“The way I see it, you play and sing, you play for real. Use the technology but don’t rely on it, like music is today. I know there’s something for everybody but what can I say, I just do what I do,” he says, laughing.

“You gotta keep it real. I’m old school, I don’t know how to do it another way.And I’m not going to change at my tender age, no.”

CHART-TOPPER: Stevens had two number one hits at the age of 16.

He is equally matter-of-fact about his new songs.

“I wrote a bunch of songs and haven’t had the chance to put them down properly because I’ve been on the road. I’vepicked a half dozen to record and we’ll see how they come up,” he says.

“I don’t really go out that far from the norm, my norm – they’re just good songs, you know?”

It’s a no-nonsense approach to making music that he is passing down to his son, Levi, an up-and-coming hip-hop artist.

“He’s always recording. He’s got his own set-up at home and sings and produces music –he knows his hip-hop inside out and is just plugging away,” Stevens says.

“One of the things I told him when he first got into musicwas to do his own thing. Control as much as you can on your own. Program it, perform it, write it, sing it, play it. Be a one-stop shop.

“You never stop learning in this game.”

Jon Stevens and his band will perform at Belmont 16s on June 23. Tickets are on sale now.

Newcastle and Hunter football fans left without a World Cup live site for second consecutive tournament

NO BUZZ: Honeysuckle hotel manager Brendan Hardyman says Newcastle as a city is missing out by not having a 2018 World Cup live site. Picture: Simon McCarthyNewcastle will be without a World Cuplive site forconsecutive tournaments after ahotel manager’s plan to establish one failedbecause there was “no money” available from possible backers.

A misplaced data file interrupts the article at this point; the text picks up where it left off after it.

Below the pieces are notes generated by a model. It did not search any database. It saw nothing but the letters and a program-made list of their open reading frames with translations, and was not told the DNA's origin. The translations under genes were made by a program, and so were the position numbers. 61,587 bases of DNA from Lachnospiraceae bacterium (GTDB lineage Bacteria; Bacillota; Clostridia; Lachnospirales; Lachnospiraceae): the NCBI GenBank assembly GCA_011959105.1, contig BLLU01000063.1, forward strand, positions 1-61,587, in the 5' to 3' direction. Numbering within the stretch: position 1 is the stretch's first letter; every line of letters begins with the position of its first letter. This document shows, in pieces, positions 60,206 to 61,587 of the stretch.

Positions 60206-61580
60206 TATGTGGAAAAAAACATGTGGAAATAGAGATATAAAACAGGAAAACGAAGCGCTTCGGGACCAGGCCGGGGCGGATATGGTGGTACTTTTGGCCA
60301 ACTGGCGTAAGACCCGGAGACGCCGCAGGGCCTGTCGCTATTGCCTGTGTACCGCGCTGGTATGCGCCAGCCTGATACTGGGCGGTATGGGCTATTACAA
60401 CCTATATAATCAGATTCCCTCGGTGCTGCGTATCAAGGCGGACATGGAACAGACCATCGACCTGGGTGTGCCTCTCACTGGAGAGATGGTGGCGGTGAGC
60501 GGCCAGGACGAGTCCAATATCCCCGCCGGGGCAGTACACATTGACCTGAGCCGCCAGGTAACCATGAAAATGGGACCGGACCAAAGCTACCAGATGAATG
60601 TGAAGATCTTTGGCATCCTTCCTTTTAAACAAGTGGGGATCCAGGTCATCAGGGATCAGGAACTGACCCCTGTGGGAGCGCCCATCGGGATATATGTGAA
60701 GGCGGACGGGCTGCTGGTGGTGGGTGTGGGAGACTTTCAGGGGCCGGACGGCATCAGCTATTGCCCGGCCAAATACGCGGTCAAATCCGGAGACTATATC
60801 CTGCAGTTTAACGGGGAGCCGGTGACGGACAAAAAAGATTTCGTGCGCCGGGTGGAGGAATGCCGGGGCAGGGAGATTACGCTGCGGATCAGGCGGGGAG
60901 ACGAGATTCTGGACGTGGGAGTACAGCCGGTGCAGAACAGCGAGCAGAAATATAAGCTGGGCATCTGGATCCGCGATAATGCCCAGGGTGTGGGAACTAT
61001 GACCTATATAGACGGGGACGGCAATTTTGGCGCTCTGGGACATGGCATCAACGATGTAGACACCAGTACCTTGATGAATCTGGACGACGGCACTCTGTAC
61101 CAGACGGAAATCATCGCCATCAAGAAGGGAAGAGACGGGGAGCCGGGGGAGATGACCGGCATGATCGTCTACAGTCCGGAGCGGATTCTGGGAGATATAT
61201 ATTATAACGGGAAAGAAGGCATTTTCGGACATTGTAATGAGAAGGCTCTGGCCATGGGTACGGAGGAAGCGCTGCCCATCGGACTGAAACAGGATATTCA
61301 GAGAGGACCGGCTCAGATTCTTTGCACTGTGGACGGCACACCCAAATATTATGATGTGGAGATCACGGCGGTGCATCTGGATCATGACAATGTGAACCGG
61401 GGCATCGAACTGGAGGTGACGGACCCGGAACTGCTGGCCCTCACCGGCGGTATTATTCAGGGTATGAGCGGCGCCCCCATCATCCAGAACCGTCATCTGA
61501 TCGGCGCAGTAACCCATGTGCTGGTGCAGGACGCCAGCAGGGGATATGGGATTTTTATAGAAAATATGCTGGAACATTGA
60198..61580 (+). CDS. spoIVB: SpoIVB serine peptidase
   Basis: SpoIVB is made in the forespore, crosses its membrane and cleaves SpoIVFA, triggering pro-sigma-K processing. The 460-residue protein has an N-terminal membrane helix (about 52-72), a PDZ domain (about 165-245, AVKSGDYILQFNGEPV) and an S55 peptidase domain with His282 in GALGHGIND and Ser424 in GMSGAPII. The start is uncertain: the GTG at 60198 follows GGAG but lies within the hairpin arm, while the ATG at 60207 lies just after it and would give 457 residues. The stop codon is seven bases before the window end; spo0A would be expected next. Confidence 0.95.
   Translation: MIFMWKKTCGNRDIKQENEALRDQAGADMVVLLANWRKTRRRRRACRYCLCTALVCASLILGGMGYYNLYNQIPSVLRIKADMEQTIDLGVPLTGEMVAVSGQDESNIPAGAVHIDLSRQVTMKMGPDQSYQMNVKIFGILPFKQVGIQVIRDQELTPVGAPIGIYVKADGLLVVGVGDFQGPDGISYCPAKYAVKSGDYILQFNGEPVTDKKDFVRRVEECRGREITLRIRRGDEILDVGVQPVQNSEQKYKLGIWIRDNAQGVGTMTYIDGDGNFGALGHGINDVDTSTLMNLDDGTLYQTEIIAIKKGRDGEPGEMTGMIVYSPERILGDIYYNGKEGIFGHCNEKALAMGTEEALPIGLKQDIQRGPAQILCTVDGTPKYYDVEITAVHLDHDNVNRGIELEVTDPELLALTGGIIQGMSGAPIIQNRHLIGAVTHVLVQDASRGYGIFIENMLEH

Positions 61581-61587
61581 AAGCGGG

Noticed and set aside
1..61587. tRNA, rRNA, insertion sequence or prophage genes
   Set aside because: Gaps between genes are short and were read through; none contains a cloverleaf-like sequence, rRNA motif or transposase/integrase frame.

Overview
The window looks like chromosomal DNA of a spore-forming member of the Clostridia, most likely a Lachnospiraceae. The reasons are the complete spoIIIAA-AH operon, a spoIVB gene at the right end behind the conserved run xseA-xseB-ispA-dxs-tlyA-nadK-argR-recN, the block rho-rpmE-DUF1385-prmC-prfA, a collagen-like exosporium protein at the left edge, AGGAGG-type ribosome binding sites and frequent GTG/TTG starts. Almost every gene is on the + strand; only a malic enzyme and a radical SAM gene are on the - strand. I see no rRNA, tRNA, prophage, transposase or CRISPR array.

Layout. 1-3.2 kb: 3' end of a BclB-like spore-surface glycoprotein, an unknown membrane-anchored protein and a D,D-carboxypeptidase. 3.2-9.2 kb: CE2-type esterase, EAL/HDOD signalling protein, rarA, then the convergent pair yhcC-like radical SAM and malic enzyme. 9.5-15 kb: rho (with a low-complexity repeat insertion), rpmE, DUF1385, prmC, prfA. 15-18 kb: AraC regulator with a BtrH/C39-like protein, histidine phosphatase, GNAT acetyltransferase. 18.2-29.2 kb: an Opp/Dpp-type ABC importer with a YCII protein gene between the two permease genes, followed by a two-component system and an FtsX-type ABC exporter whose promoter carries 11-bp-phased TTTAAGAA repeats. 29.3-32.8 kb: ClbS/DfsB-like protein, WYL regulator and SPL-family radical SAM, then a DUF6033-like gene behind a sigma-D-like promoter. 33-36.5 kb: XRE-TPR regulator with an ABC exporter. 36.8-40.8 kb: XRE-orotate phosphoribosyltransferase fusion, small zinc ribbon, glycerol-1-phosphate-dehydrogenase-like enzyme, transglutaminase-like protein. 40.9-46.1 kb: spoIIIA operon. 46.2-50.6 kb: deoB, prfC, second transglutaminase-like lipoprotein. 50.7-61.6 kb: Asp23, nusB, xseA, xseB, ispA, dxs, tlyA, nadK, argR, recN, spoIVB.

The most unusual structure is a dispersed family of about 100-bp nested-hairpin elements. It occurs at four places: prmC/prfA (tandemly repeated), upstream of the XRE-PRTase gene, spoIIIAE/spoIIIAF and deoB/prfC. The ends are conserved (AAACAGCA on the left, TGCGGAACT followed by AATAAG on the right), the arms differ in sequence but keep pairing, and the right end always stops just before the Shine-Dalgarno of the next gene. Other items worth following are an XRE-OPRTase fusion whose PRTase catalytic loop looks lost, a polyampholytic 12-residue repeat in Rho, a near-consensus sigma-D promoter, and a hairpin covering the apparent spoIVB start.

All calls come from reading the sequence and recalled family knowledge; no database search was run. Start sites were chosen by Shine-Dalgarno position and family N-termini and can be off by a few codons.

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Inspired by the buzzof alive site in Honeysuckle for the 2015 Asian Cup, Brendan Hardyman –manager of The Dockyard–raised the idea of a public live site at Honeysuckle in January.

He passed his ideas onto Honeysuckle Community Group, who in turn approached Hunter Development Corporation (HDC) for support.

The initial response from HDC was that there was “no money” available for funding the event, says Mr Hardyman, but assistance with resources like bins and amenities wasoffered.

Newcastle without a World Cup live site for 2018 PACKED: Fans at the Honeysuckle live site in 2015. Council was hoping at that time to use the area for future sports live sites. Picture: Brendan Hardyman

BIG SCREEN: The Honeysuckle precinct for the Asian Cup in 2015. Picture: Brendan Hardyman

LIVE SITE: Construction of a large screen at Honeysuckle for viewing of Asian Cup football matches in 2015. Picture: Peter Stoop

LIVE SITE: Construction of a large screen at Honeysuckle for viewing of Asian Cup football matches in 2015. Picture: Peter Stoop

TweetFacebookHerald,has previously sponsored Winter Heat, an event not running in 2018 which Mr Hardyman says was one of The Dockyard’s best trading days of the year.

Given the recent downturn in precinct trade, he believes a livesite isa missed opportunity for the city.

Australia’s matches in the pool stage of the tournamentare scheduled for 8pm, 10pm and midnight (AEST).